Fire safety plan needed for all hospitals, says researcher

Experts have called for the release of a 2016 report into a hospital fire in which six patients died. (Bernama pic)

GEORGE TOWN: An academic has called for a comprehensive fire safety plan to be drawn up for all hospitals which takes into account the hospitals’ wiring, building design, and oxygen supply system.

Mohd Zailan Sulieman of Universiti Sains Malaysia said there was no single solution to prevent fires at all hospitals, hence the need for an urgent fire safety audit.

“By right, all electrical wiring in any building must be replaced every 15 years under the law. A hospital is a public building and we must make sure that this is followed through and through,” he told FMT.

On Sunday a fire broke out at Hospital Sultanah Aminah in Johor Bahru, the second time since a fire in 2016 killed six patients. No one was hurt in the latest incident.

Mohd Zailan Sulieman of Universiti Sains Malaysia

Zailan said older hospital buildings, built before the Universal Building Bylaws came into effect, were not built to meet today’s standards. HSA was built in 1938 and Penang Hospital in 1854.

Although fire safety management in most government hospitals were at “satisfactory levels”, lack of funds remained a problem.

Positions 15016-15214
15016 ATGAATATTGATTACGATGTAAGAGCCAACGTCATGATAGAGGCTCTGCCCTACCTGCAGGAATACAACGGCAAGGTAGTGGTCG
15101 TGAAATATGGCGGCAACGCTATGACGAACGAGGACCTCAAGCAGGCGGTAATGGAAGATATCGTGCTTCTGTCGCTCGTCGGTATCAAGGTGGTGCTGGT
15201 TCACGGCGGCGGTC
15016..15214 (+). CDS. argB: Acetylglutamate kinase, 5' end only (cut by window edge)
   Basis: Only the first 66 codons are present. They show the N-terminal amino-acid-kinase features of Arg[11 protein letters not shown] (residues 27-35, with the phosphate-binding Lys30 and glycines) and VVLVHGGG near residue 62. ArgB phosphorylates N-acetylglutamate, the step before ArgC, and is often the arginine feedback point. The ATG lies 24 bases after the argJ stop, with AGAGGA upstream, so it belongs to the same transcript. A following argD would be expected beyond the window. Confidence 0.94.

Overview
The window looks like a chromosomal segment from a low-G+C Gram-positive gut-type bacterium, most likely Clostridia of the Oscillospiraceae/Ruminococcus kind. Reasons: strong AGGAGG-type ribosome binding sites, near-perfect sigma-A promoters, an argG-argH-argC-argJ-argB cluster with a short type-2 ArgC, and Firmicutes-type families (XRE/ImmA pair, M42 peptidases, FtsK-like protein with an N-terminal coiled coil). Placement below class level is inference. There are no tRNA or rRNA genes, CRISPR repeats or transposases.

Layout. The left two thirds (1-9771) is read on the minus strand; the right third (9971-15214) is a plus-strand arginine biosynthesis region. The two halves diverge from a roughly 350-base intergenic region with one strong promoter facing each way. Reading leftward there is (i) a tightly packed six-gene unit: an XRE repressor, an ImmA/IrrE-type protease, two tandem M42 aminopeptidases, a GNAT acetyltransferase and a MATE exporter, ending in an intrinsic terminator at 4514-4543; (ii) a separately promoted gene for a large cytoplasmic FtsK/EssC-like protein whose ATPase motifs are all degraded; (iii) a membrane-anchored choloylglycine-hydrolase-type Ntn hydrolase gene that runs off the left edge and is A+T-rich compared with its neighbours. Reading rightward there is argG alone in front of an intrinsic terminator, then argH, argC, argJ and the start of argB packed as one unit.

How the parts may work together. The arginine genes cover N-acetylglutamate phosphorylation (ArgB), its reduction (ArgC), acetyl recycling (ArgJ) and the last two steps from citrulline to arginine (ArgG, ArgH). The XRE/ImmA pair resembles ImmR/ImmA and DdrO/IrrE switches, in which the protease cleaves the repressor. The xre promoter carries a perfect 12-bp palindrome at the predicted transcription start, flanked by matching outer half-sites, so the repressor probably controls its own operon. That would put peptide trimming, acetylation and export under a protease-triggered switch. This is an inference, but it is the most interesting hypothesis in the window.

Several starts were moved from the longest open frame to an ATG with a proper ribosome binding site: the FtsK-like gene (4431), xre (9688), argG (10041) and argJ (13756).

Government hospitals must look into the standards adopted by private hospitals. New buildings must use the right building materials. Wooden materials and plastic wallpaper should be banned. Attention must be also given to the design of medical gas supply systems, to avoid fire hazards.

Zailan praised HSA staff for safely evacuating the 24 patients in the HSA ward on Sunday. However, he alleged that most public hospital staff remained ignorant of fire escape routes and procedures. Research at several hospitals had found that firefighting cabinets had been used instead as storage for janitorial items, causing difficulty in case of fire.

Another stumbling problem was incompetent maintenance of fire system equipment. He alleged that most smoke detectors were ineffective, not connected to a central fire alert system.

Zailan, an associate professor at USM’s School of Housing, Building and Planning, called for the release of the 2016 findings by the special committee investigating the HSA fire.

“From there, we can get useful recommendations to prevent future fires,” he said and called for fire safety experts, not doctors, to advise and coordinate on fire safety plans.

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